Health & Beauty
Need to Lose a Few? Don't Hop on That Stationary Bike Just Yet
Experts say that popular cycle classes aren't all they're cracked up to be
And to think, we just cashed out $34 for our final cycle class in advance of the inevitable holiday binge! Touted by models, celebrities, and fitness freaks alike as the be-all, end-all of cardio workouts, it seems that pricey cycling classes may not actually be the holy health grail we thought it was.
Apparently, it's not uncommon for fitness experts to field complaints from clients to the tune of bulking up after a cycle regimen, as opposed to slimming down. Tracy Anderson, the creator of Tracy Anderson Method renowned in the workout world for the supposed reformation of Gwyneth Paltrow, reports having women come into her office "after [cycling] exclusively for six months, wondering why they can't fit into their jeans." Uh, what?
As it turns out, the satisfying heart-pounding effect of cardio alone isn't enough to effectively trim muscles and slim waistlines. It's weight-training that tones muscles and makes bodies look smaller and more fit -- and, in turn, makes the body itself more efficient, helping you to burn more calories even while at rest. Furthermore, injuries aren't uncommon in cycle fanatics. The hand-weight component (if you've ever been to one of these classes, you know what we're talking about) is hardly the best way to put your arms to the test. In dark cycle studios, it's impossible for the instructor to tell whether or not you have proper form. To add insult to injury (literally), the over-conditioning of thighs can negatively affect other neglected muscles, causing hip flexors and quads to overdevelop. Who needs that?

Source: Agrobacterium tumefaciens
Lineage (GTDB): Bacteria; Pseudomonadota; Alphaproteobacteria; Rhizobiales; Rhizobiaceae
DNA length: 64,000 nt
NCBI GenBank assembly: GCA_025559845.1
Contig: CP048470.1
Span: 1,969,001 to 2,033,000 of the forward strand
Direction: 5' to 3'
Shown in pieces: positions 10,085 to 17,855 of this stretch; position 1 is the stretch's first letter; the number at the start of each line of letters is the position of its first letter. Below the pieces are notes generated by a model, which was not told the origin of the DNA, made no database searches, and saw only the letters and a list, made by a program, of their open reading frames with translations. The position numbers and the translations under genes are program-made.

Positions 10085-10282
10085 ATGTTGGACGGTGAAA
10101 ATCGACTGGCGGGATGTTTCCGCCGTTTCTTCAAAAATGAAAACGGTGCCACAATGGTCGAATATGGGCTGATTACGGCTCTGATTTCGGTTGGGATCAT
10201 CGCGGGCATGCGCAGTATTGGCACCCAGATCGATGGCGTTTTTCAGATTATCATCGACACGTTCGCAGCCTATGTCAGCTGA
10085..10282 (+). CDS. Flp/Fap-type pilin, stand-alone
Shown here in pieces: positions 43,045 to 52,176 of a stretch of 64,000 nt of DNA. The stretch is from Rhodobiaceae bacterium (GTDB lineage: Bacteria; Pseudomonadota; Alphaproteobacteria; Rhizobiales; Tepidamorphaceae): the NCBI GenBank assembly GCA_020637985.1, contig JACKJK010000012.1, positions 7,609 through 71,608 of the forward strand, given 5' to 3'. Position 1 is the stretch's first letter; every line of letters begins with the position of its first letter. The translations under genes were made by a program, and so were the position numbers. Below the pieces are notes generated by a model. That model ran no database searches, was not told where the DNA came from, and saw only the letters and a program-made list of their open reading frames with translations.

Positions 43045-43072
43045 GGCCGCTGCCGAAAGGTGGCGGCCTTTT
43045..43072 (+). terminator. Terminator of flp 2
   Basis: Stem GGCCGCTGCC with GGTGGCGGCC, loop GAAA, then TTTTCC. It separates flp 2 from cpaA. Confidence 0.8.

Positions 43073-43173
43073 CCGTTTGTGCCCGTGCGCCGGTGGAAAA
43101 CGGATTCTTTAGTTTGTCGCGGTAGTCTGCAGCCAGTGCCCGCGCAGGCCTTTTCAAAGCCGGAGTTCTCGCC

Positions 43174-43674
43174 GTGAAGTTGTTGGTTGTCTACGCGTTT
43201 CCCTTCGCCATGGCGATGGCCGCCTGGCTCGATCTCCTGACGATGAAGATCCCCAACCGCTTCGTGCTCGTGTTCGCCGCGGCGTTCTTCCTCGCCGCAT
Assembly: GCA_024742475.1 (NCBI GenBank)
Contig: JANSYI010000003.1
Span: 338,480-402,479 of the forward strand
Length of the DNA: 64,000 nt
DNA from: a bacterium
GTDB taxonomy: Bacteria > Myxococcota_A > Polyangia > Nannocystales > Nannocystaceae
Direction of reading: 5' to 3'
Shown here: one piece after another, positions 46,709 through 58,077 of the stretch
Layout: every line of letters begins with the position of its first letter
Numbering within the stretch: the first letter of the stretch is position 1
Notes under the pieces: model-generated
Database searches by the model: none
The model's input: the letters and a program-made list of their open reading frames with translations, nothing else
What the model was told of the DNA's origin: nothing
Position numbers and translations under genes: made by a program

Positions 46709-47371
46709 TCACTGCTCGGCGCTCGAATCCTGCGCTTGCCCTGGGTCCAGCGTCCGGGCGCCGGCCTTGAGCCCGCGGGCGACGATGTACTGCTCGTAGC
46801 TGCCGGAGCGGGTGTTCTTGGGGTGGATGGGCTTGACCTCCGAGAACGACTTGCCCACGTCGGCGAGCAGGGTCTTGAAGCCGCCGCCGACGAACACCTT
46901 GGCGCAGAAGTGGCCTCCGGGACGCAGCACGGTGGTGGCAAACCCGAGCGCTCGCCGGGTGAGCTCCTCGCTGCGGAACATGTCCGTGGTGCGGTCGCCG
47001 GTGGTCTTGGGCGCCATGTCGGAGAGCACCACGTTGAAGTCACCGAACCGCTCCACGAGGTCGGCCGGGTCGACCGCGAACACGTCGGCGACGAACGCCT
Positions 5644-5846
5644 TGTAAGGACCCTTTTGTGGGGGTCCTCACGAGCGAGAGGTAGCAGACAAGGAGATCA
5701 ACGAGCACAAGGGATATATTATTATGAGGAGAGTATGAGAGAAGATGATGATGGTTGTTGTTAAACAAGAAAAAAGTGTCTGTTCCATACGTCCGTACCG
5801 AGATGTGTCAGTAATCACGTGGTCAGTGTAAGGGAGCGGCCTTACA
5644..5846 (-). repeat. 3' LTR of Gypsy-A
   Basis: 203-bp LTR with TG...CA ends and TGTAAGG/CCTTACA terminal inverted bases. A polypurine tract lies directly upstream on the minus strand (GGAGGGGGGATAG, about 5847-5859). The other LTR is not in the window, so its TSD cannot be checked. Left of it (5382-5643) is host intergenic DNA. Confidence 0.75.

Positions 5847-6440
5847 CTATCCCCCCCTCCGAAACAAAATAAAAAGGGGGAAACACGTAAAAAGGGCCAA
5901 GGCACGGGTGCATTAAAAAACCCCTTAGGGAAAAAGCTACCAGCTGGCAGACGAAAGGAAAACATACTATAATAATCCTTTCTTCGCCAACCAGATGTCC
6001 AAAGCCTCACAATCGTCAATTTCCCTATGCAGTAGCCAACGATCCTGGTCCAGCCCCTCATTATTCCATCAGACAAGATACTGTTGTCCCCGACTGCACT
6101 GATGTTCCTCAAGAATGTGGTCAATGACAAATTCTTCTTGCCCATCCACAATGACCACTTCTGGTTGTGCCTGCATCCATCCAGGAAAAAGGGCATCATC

RELATED: 7 Arm Exercises for Immediate Results
This news, to be honest, comes as sort of a relief. We can finally stop guilt-tripping ourselves into spending close to $40 on a single, sure-to-be-packed cycle class, and come the new year, we'll be wide open to trying out all sorts of new and old fitness trends. And in the meantime? Well, it's safe to say we're just going to sit back and relax. [Redbook]